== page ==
Mridangam maestro Trichy Sankaran presented the Sangita Kalanidhi title
There is a need to enhance finance for classical music just as there is an urgency to restore classical values in finance, Y.V. Reddy, the former Governor of the Reserve Bank of India, said on Sunday.
Mr. Reddy, who presented the Sangita Kalanidhi title to mridangam maestro Trichy Sankaran at ‘Sadas,' the finale of the Music Academy's 85 annual conference and concerts, drew parallels between finance and the fine arts and said: “If the core of banking is finance and everything else revolves around it, the core of music is classical music.”
Pointing out that classical music all over the world required public support, Mr. Reddy said enhancing finance for classical music and classical values in finance would enrich everyone globally.
Mr. Reddy hailed the Toronto-based mridangam exponent as a multi-faceted genius who excelled as classical musician and teacher and contributed to the “globalisation of classical music.”
“I feel that we do not have enough globalisation of classical music. On the contrary, in money and finance there is too much of globalisation and too much of finance. My submission is it is time to roll back too much finance and roll forward music, especially classical music,” he said.
Lauding the Music Academy for its yeoman service in reviving, maintaining, propagating and developing classical music and making the December music festival perhaps the largest of its kind anywhere in the world, Mr. Reddy said the best compliment to the institution had come from Trichy Sankaran himself when he recently stated that he came here every year to recharge himself and felt at peace after playing here.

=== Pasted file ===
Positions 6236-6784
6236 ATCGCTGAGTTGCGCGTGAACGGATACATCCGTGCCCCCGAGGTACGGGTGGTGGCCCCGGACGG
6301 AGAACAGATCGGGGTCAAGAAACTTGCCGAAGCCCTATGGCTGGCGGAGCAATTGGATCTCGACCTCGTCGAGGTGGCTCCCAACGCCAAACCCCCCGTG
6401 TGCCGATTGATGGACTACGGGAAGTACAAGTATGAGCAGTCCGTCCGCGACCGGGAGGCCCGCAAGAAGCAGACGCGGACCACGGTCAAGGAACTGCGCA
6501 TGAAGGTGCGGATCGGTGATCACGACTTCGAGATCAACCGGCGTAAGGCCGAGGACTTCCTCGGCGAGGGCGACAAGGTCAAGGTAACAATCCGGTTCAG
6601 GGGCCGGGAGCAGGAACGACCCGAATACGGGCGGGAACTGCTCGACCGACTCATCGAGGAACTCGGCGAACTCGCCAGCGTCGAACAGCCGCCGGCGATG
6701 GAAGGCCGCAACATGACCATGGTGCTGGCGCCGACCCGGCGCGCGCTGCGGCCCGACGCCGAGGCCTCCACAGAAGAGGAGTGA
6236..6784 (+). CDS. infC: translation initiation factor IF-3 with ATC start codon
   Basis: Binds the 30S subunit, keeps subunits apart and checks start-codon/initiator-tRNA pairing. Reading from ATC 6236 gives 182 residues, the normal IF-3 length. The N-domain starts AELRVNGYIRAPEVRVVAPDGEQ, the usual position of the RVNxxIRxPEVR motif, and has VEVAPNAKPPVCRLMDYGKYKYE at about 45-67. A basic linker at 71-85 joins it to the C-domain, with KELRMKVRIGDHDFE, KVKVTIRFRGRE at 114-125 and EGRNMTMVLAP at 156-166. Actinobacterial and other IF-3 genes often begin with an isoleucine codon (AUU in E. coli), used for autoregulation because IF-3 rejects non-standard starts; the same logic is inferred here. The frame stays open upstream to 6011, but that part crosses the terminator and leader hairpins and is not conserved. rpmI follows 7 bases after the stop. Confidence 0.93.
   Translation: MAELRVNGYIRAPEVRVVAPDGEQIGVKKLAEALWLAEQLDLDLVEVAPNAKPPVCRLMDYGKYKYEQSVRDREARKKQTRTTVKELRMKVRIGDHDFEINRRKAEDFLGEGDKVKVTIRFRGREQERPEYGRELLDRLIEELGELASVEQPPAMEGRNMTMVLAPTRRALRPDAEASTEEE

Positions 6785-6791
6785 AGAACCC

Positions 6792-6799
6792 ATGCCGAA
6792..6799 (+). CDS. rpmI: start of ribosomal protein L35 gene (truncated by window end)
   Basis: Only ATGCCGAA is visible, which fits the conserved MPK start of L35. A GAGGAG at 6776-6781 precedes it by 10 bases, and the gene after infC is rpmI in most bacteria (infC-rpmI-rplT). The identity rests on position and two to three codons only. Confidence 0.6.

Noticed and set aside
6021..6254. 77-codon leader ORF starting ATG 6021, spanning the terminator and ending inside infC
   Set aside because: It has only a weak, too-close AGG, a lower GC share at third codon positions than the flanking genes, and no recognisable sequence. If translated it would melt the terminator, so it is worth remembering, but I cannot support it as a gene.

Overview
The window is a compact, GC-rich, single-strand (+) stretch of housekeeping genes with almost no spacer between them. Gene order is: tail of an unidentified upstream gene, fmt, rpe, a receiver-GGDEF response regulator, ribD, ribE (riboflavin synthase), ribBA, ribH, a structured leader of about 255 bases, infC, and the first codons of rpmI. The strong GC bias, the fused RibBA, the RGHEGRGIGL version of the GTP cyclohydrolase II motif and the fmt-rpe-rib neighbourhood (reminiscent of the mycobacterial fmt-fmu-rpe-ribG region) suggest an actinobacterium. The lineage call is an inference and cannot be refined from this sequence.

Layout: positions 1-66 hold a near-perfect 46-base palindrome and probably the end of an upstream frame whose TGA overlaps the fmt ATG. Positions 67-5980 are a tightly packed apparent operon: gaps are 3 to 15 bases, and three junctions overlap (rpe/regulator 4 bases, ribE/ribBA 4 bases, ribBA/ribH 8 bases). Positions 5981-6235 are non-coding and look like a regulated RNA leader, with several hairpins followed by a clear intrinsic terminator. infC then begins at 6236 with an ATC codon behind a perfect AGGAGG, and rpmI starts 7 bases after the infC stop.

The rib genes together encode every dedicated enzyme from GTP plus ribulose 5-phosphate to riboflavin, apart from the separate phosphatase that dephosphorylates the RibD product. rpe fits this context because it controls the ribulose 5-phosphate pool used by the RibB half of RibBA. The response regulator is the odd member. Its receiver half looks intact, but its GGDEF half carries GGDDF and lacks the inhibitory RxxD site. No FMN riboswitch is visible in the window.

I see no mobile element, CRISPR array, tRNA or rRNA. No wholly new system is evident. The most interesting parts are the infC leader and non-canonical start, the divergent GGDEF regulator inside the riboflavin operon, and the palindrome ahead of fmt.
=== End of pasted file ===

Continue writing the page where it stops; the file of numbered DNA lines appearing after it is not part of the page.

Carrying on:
Mr. Reddy also presented the Sangita Kala Acharya award to vocalists Vidushi Neela Ramgopal and Vidushi Rama Ravi, the “TTK' Award to Vidvan Mayavaram Somasundaram (kanjira) and Vidushi T.R. Navaneetham (flute), and the Musicologist Award to M.B. Vedavalli.
Awards were also given to senior and junior artistes for outstanding performances at the festival.
Veena exponent Karaikudi Subramanian felicitated Mr. Sankaran.
In his acceptance speech, Mr. Sankaran paid tributes to his parents (the late Subbaraya Iyer and Subbalakshmi), his first tutor Poovalur A. Venkataraman, mentor in the early days of his career M.N. Kandaswamy Pillai, and guru Palani M. Subramania Pillai of the Pudukottai parampara. The title was also an honour to the entire percussion fraternity.
Deeming it his good fortune to have played in accompaniment to three generations of musicians, Mr. Sankaran said while care should be taken to preserve Carnatic tradition musical and rhythm sensibilities and aesthetics, tradition is not static and can accommodate innovative changes within boundaries.
N. Murali, President, Music Academy, said the fortnight-long festival had been remarkably successful in terms of the quality and variety of performances, response from rasikas, scholarship of the academic sessions and the generous sponsorship.
Also, during the festival Sangita Kalanidhi R.K. Srikantan had instituted two endowments for annual endowment programmes featuring the compositions of eminent composers from Karnataka, he said.
Later, Mr. Murali and Shobha Sekhar, Director, Kalakruthi School of Music, Melbourne, exchanged MoUs for academic collaboration between the two institutions.
Office-bearers of the Music Academy K.V. Krishna Prasad, Pappu Venugopala Rao, R. Seshasayee, N. Gopalaswami, B.M. Sundaram, R. Ramakrishnan, N. Ramji, Malathi Rangaswami and C.V. Karthik Narayanan, participated.